Wednesday, March 17, 2004


Last Thursday, on my way to the ballet, I passed a homeless woman, and, wondering whether to give her money or not, did nothing, but decided to put a dollar or two in my coat pocket to give her upon my leaving The Benedum.  In this way, I would not have to open my purse to her.  By the time the ballet ended, though, she was no longer on the street.  The next day, feeling a vague guilt, I sat down to write my “10-minutes-per-day” and decided instead to make up the homeless woman’s story and write it from third-person point of view, through her eyes.

As to dog-face, from somewhere in my memory, when I sat down to write, came a snatch of phrase (Jo-Jo, The Dog-Faced Boy,) the source of which I am still unable to identify.  Those words refused to let go of my mind, and I felt compelled to somehow fit them into this tale.


Spring is later than usual.  This time last year, she remembers, there were some nights when his arms around her were almost enough, when their ragged quilt, although still needed, was not absolutely essential.  Now it is nearing the end of March, and still the thermometer dips below thirty-two and the winds blow cold.

She is crippled and unable to forage for herself.  What would she do without him to beg for her and bring her food?  He keeps her warm, and shares his cigarettes with her, and shields her from the indifference of passersby.  He knows where to hide the two them when the police conduct clean-up missions.   He softens the humiliation she feels from insensitive passersby.   His name is Joseph.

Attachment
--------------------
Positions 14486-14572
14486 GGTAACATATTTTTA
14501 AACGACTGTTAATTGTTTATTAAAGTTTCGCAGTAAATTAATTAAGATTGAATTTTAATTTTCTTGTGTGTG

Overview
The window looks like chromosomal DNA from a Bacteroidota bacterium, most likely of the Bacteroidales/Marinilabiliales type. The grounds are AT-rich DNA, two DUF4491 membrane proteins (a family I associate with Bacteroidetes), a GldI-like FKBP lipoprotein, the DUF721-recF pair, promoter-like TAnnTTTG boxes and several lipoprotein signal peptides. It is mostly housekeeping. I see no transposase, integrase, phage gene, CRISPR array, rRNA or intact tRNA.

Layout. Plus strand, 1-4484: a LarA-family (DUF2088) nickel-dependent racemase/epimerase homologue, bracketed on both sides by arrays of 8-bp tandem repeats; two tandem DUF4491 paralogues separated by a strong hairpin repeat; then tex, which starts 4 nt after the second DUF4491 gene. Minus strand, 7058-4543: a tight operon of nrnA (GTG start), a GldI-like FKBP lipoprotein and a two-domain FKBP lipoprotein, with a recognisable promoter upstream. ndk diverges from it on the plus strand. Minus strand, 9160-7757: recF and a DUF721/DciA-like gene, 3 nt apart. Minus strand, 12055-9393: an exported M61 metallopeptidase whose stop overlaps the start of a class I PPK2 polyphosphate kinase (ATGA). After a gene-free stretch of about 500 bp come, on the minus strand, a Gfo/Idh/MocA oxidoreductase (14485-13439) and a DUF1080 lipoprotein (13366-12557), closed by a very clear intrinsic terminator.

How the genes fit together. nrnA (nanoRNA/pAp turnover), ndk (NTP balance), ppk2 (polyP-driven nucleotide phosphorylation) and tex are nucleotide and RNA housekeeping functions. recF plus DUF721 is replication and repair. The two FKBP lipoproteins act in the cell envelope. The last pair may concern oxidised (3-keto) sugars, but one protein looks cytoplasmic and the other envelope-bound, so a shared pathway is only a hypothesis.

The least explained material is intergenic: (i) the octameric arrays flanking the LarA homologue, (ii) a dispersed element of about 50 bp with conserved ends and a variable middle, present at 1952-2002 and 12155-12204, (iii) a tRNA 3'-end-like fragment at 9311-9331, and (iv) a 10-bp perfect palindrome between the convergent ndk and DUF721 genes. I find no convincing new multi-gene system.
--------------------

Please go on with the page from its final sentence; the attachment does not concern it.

Long before she met him, he had been enrolled at Penn, where, he once told her with a wry smile, below his picture in The Record, under “sophomores” was written:  “Joe Barnes – looks like a bulldog; drinks like a fish.”  His drinking brought those college days to an early end.    Now she cries when the other street people call out to him, “Hey, dog-face!  How’s it goin’?”  

It has been over two months since his last drink, but she has seen him slip off the wagon so often.  She prays he will stay sober forever this time.  She prays for that, and for many other things.

Tonight, in the dark alcove of an office building a block from Symphony Hall, they huddle together, trying to mitigate the wind’s bite that penetrates their ragged quilt.  A couple stops before them, and the man, wearing a white silk monogrammed scarf casually circled beneath the collar of his open overcoat, his long, black and elegant, cashmere overcoat, spits out words of contempt at them.  As they pass on, Joseph whispers, “Pay him no mind, dear.  It’s only words.”

“Oh, Joseph,” she says, “they just don’t understand!  Why does God create such pitiless people?” 

“Who is this god you talk about who creates people?”  It’s a favorite trick of his, answering her question with one of his own, and almost in anger he adds,

“Define god!”

But who can define God?  She remains silent and thinks, and as she thinks, a familiar anxiety nags at her.  Joseph hardly eats anything anymore and is losing strength.  He says he needs only air and her sweet kiss to survive, but she knows the truth.   Soon he will not even be able to lift her, skin and bones as she is, to carry her from place to place.  Then they will be forced to lie, clinging to each other, starving together – until death releases them.  She is quiet for many minutes.

He breaks the silence at last, and in a softer voice says, “I guess instead of defining god, we should try to define ourselves.  Are we ourselves the cause of what happens to us?”  It’s a rhetorical question.  “Or is our destiny determined from birth, and is it all just a toss of the dice?”

 “You are too deep for me, Joseph!” she says. 

He brushes his hand across her face in swift caress, saying, “The riddle I really can’t define is what you find to love in a dog-face like me!”